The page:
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C# Morphology: keywords, symbols and descriptors

- FIRST READ -
The C# Programming Language, Anders Hejlsberg, et al

What are the functional token words in the C# language—as opposed to the words found in the literature that are merely descriptors of behavior, or pseudo code used to illustrate a point?

If you cannot answer this question with absolute certainty, your study of C# will be difficult indeed.

C# Morphology provides an answer, along with study aids to help you develop a solid understanding of the functional categories of the language's token words. For examples of published errors that cause misunderstanding see: "World's Simplest C# Program." For a good example of information efficiently published see: [ removed ].

Below are two types of listings of C# token words organized in memory jogging categories with a clear distinction made between functional morphemes and descriptors. Use these pages freely, and remember they came from KeyTap®.

Please excuse my included notes. These are works in progress, but you will find them useful.

1.

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C# Morphology: functional categories (pdf usually most recent)

2.

 

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Exercise Sheet: for reviewing morphemes found in code snippets
  1. First is a listing of C# keywords according to functional categories. These categories were first abstracted from the Keyword Appendix in Liberty, 2002, then refined through review of the literature. That process is not yet complete.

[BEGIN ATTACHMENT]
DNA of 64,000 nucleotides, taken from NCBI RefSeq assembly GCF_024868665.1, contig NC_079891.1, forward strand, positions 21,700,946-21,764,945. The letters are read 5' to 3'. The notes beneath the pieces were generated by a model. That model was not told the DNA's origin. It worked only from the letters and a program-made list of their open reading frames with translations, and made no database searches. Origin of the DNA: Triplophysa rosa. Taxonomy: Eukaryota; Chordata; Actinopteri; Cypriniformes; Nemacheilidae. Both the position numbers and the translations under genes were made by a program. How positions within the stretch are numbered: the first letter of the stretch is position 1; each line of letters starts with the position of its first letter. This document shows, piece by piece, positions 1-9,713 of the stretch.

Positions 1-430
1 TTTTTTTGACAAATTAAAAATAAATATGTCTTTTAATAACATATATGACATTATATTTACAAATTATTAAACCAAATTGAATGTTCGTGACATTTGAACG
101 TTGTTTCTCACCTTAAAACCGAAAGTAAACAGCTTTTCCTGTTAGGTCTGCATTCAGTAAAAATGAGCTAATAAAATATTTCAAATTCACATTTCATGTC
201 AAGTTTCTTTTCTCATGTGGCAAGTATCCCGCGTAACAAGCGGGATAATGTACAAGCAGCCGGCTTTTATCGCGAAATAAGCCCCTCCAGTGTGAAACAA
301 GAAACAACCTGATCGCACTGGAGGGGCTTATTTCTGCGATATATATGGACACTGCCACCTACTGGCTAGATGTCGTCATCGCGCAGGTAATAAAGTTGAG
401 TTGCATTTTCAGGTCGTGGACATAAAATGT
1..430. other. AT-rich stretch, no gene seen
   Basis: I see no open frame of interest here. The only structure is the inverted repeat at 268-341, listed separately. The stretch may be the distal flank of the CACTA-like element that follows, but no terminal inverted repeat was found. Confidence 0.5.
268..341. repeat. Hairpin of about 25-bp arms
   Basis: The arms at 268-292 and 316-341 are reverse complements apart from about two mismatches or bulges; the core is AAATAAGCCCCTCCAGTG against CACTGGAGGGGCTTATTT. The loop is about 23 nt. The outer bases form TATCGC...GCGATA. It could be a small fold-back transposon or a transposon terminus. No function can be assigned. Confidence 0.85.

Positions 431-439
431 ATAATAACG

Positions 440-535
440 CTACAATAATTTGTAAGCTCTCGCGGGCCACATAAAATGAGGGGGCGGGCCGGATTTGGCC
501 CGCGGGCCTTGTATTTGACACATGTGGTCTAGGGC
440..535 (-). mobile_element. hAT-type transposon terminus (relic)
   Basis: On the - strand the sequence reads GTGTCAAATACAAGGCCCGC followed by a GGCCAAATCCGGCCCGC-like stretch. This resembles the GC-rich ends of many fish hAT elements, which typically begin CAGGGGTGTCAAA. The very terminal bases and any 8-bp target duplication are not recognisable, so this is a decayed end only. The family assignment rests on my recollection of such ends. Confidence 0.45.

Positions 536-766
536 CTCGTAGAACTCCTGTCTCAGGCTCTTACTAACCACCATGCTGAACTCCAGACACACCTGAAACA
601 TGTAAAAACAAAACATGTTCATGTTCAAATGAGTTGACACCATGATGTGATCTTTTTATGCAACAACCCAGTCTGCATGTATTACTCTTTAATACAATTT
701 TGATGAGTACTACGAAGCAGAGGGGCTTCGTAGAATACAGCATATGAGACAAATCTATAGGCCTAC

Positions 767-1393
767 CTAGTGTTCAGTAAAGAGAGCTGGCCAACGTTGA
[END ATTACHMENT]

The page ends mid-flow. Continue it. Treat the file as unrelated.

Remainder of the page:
2. Second is an exercise sheet, an alphabetical listing of all keywords, for use as a check-off list while reviewing published code snippets to identify and confirm the validity of the categories enunciated. Use it while reading books on the subject of C# to check each word in a code snippet against its listing while asking yourself if the word fits the category description. Mark the first column (mrph=morpheme) if you think the word is a functional morpheme, as opposed to it merely being used in the text to describe C# behavior. An answer sheet is coming soon, but the process of thinking through this problem may be more important than correct answers.

In your study of C#, you will avoid confusion by establishing early which words & symbols are the distinguishing functional elements (the morphemes) of the language.

Surprisingly, published books and online sources generally do not address this basic concept directly and at the outset. Even beginning books may leave this essential understanding vaguely expressed. In fact reading descriptions of keyword usage juxtaposed to the keyword lists proper can lead away from a solid understanding of, "Which of these words are actually part of the language?"

Specifically you will find words used as equivalents such as: 

'class', 'type', and 'datatype'
'integral' and 'intrinsic'
'parameter' and 'argument'

Elsewhere 'class' may be used to mean a specific type/datatype, while the term 'object' may be used in a general sense, but it is also a keyword morpheme. The morpheme 'operator' is also used as a category for the list of keywords.